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Showing posts from November, 2013

No money, no problem

Have you ever lusted for a Lamborghini?I have.Specifically, the Lamborghini Aventador LP 700-4 Roadster Convertible.There’s only one thing stopping me from getting one. 
With options, it sells for just under half a million dollars.  That’s for a car, albeit a special car but by no means the most expensive.  If I wanted to I could try talking the company into producing another Lamborghini Veneno that sold for $4.5 million earlier this year.  Zero to 100 kph (0-62 mph) in 2.8 seconds. Of course one buys a Veneno for reasons other than low 0-60 times.  Yet I wonder how the owner of one would feel if he or she came up against, say, a Suzuki GSX-R1000 or a Kawasaki Ninja ZX-14R, both street-legal motorcycles that could blow the polish off a Veneno.  If you sink $4.5 million into your wheels and come up short against a machine costing 1/300th of yours but which still draws attention to its sound and looks, that’s not good. 


Lamborghini only made three Venenos, one in each color of the Italian…

The lost world of the barbarous relic

It’s one of the greatest ironies of history that gold detractors refer to the metal as the barbarous relic, when in fact the abandonment of gold has put civilization as we know it at risk of extinction.
The gold coin standard that had served Western economies so brilliantly throughout most of the 19th century hit a brick wall in 1914 and was never able to recover, so the story goes.  Europe turned from prosperity to destruction, or more precisely, to the prosperity of a few and destruction of others, as the Great War got underway.  The gold coin standard had to be ditched for such a prodigious undertaking.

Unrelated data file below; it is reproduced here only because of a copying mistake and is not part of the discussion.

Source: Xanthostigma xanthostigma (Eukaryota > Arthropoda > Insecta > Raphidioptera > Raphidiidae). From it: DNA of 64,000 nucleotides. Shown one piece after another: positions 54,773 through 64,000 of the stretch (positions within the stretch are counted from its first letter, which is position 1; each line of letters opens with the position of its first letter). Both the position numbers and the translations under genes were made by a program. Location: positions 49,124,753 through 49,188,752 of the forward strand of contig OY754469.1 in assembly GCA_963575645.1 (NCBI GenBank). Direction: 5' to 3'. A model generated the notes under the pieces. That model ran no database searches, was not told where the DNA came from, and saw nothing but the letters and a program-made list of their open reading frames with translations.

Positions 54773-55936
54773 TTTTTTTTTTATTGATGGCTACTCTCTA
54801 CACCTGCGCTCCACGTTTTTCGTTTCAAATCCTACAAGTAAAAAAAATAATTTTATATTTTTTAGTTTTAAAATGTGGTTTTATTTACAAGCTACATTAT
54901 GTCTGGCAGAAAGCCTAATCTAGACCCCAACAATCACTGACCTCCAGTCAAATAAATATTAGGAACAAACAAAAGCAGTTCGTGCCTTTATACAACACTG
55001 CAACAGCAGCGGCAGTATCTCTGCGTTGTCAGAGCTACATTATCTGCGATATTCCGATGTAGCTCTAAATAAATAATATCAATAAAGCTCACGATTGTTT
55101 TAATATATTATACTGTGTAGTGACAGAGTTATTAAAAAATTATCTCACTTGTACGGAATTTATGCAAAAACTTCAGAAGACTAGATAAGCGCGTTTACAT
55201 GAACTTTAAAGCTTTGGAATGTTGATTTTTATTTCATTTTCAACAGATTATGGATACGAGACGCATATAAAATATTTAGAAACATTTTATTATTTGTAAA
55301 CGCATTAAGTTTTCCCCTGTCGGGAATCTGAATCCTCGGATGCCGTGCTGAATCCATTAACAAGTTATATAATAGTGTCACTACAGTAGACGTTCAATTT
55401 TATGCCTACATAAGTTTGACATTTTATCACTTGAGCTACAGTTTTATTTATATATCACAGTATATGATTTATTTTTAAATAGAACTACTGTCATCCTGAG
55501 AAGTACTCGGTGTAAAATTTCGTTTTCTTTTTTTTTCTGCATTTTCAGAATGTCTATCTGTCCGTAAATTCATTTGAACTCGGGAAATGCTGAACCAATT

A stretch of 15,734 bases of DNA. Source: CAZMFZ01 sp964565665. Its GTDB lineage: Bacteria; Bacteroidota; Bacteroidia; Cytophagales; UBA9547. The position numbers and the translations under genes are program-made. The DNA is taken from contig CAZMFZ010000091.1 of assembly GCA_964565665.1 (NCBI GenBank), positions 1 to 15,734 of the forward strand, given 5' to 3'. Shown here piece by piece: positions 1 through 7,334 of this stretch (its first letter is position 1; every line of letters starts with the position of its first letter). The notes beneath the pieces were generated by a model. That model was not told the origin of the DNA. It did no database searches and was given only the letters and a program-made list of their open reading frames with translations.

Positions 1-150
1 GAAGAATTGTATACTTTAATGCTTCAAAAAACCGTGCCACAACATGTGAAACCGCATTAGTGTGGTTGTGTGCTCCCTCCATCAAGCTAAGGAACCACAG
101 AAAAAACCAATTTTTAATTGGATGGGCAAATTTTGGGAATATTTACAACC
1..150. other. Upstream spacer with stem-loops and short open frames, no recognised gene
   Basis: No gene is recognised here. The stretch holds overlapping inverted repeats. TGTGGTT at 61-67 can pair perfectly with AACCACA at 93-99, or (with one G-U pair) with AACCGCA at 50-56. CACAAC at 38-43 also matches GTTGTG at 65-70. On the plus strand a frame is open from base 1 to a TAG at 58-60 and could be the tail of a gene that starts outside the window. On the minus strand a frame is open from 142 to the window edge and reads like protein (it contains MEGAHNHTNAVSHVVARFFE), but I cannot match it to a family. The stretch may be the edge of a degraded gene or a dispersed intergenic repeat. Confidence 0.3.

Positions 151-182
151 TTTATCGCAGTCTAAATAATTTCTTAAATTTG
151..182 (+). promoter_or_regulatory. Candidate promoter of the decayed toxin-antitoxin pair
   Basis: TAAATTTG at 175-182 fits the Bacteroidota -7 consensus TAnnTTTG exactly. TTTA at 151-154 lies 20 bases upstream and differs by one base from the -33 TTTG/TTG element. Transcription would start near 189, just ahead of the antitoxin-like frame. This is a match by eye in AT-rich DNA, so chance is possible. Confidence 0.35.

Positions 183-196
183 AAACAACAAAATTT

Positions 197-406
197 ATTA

If gold was money, and wars cost money, how was this even possible?  
First, people had been in the habit of using money substitutes instead of money itself - paper bank notes instead of the gold coins for which they could be redeemed on demand.  People found it more convenient to carry paper around in their pockets than gold coins.  Over time the paper itself came to be regarded as…

The dead end of interventionism

“Government Exits Health Care Market” says a headline we’ll never see.  Nancy “Are you serious?”/“pass the bill” Pelosi and her allies could tell us why.  Their statements about the poor and uninsurable notwithstanding, the whole point of the law was not to solve a problem, but to get a bill passed in the name of that problem.  Laws rarely if ever achieve the stated aims of the lawmakers, but once a law is on the books it becomes another foot in the door of the economy.  Even if it produces spectacular havoc and failure, the intervention itself will not be surrendered.  Why?  The people who championed ObamaCare are people for whom government is their raison d’etre.  To surrender the intervention would be to surrender power, and that kind of thinking has not produced the massive state we live under.
Besides, if the people who support government-mandated health care were serious about solving a problem they would not turn it over to the world’s number one problem-creator.  
ObamaCare is a…